In the Wild West, traveling salesmen sold Magic Elixirs that cured anything that ailed you. These days, the elixir is Quantitative Easing (QE) – it supposedly saved the world from Armageddon, lifted stock prices, drove down bond yields, and, according to at least one analyst, created the fracking boom.
So now that the Fed has tapered and plans a second rate hike, many investors fret about an impending recession and a collapse in stocks. They think the US is one big "bubble."
But those Wild West Magic Elixirs didn't work and neither does QE. Before the Panic of 2008, the Federal Reserve had assets totaling $870 billion. Then the Fed started buying Treasury and mortgage bonds from banks with abandon in exchange for new deposits in the banking system – the equivalent of printing new money. Fed assets ballooned in three stages – QE1, QE2, and QE3 – topping out at nearly $4.5 trillion by late 2014, when QE ended. Banks ended up with trillions in cash.
Before the Panic, banks had about $10 billion in reserves at the Fed, almost all of which they were legally required to hold to back up their customers deposits. Now, banks are holding $2.2 trillion in "excess reserves," or reserves in excess of what the banks are legally required to hold. They hold these reserves at the Fed and today earn 0.5% per year, about $12 billion per year, for doing absolutely nothing.
But those reserves just sit there. Over history, banks have always lent out all the money the Fed printed and exchanged for bonds, but now banks just hold most of this cash. Because the Fed has almost always said QE is temporary, banks have little reason to lend out funds the Fed could withdraw at any time.
So, even though the Fed's balance sheet soared, M2 growth, until recently, was a very pedestrian 6% per year. That's why hyperinflation never materialized. That's why the dollar didn't collapse. That's why all that QE wasn't necessary.
Consumer prices are up only 0.8% in the past year. We think inflation is headed higher, but hyperinflation this is not. Meanwhile growth has stagnated. So, if all this money was really boosting the economy, if it really was a magic elixir, wouldn't growth and inflation be higher?
Some say whatever growth we've had is because of QE, but how can money that's not lent cause anything? Nominal GDP – real GDP growth plus inflation – has grown at a 3.7% annual rate since the economic recovery started seven years ago in mid-2009. With the exception of the immediate aftermath of the Panic, that's the slowest 7-year period since World War II. So much for easy money.
Others acknowledge that maybe QE hasn't created hyperinflation or helped the economy, but somehow attribute the bull market in stocks to the same policy. But stocks are up around 10% since QE ended. If QE is so powerful, shouldn't stocks have cratered (and bond yields gone up) when QE ended? Of course, these analysts say European and Japanese QE has taken the place of US QE. But if QE in the US didn't lift M2, how could foreign QE? It's a foreign Magic Elixir!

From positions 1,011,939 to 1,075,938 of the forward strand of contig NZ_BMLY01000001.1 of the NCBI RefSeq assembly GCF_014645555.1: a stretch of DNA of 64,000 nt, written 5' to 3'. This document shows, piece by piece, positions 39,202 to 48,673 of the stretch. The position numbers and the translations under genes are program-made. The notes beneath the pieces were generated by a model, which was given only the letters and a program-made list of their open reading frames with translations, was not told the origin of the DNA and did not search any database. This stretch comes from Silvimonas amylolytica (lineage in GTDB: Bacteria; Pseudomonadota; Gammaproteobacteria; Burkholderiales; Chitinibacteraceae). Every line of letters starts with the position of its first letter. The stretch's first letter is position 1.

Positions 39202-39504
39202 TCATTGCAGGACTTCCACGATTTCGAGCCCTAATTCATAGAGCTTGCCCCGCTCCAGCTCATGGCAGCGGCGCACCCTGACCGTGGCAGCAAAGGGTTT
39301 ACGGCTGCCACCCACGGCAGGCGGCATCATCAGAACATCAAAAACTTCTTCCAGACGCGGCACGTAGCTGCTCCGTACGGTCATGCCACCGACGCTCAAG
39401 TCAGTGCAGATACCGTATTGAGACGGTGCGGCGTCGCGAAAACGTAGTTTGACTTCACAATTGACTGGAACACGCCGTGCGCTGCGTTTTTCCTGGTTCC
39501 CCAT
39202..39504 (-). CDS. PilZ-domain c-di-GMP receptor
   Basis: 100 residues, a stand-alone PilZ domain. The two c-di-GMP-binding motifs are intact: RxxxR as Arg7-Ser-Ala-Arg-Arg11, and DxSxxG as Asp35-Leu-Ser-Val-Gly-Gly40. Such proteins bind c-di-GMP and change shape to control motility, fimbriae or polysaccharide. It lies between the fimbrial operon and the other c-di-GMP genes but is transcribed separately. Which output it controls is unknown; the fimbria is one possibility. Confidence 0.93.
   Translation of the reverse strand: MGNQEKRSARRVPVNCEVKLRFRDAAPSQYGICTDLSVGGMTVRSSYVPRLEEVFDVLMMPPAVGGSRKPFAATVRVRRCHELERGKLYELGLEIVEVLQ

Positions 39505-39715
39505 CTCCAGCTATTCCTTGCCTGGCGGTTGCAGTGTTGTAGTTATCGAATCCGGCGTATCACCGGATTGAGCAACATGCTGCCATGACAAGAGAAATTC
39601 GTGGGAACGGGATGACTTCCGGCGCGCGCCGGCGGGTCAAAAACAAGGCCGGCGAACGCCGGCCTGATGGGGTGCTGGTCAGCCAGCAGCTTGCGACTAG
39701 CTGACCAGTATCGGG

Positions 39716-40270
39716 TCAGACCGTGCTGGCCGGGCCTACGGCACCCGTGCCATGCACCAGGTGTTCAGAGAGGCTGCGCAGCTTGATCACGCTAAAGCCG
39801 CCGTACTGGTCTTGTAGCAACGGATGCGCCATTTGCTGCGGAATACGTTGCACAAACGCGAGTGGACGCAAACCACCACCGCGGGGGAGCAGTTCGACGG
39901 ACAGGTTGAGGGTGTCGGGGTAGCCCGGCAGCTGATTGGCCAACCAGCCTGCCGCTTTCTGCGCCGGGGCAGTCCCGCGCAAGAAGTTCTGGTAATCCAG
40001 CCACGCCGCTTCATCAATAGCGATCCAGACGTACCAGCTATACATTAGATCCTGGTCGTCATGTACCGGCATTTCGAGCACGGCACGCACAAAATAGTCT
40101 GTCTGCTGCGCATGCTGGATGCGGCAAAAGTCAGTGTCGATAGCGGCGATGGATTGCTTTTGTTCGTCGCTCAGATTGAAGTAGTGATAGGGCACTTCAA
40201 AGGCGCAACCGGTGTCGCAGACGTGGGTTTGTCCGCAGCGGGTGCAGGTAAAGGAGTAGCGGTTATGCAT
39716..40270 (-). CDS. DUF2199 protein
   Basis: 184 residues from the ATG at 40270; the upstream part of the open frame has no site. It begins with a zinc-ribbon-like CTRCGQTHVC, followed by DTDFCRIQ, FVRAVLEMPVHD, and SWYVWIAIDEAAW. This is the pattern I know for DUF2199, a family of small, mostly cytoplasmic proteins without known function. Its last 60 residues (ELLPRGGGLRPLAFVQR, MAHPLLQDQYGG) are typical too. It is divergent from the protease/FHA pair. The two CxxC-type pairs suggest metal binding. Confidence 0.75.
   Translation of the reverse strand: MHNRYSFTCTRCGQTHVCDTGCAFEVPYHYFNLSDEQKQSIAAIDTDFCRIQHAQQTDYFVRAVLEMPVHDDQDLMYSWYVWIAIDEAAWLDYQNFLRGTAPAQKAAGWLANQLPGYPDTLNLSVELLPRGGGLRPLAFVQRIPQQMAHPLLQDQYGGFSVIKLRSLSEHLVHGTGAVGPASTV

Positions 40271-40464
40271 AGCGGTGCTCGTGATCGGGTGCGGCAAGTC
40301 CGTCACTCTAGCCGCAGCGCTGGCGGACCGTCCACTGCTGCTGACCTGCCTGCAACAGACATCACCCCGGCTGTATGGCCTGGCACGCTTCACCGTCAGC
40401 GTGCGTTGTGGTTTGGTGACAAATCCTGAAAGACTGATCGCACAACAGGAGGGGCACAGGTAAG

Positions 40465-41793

Some say that the bear market will start when QE is put in reverse. The theory is the Fed will eventually sell bonds and make banks' excess reserves disappear, pushing up interest rates and therefore making stocks look more expensive.
But, we believe that a very low federal funds rate and the Fed's unwillingness to normalize rates, not QE itself, is what is holding down bond yields. This is why we use higher interest rates in our stock market models. In fact, to assess fair value for stocks, as we noted last week, even using a 3.5% yield on the 10-year Treasury Note suggests equities are still undervalued. We expect bond yields to rise as the Fed lifts rates.
Moreover, all the discussion about QE ignores corporate profits. The S&P 500 is no higher today relative to economy-wide corporate profits than it was in the late 1950s. Was that an unsustainable bubble as well?
We get it. Many investors and analysts, who have consistently predicted doom and gloom for the past seven years needed to come up with a reason why they were wrong. So they developed a theory that everything is fake: the economic recovery and the bull market, all built on temporary factors, like QE, that were about to reverse.
But the theory makes no sense. QE has been a great big nothing. It hasn't boosted inflation, hasn't helped growth, and has been meaningless to the bull market in stocks, which has been driven by entrepreneurship.
There really is nothing special about the current bull market. If anything, it should have been stronger. And it would have been if policymakers did their job right. But that doesn't mean we shouldn't have had any bull market at all.
Brian S. Wesbury - Chief Economist
Robert Stein, CFA – Deputy Chief Economist
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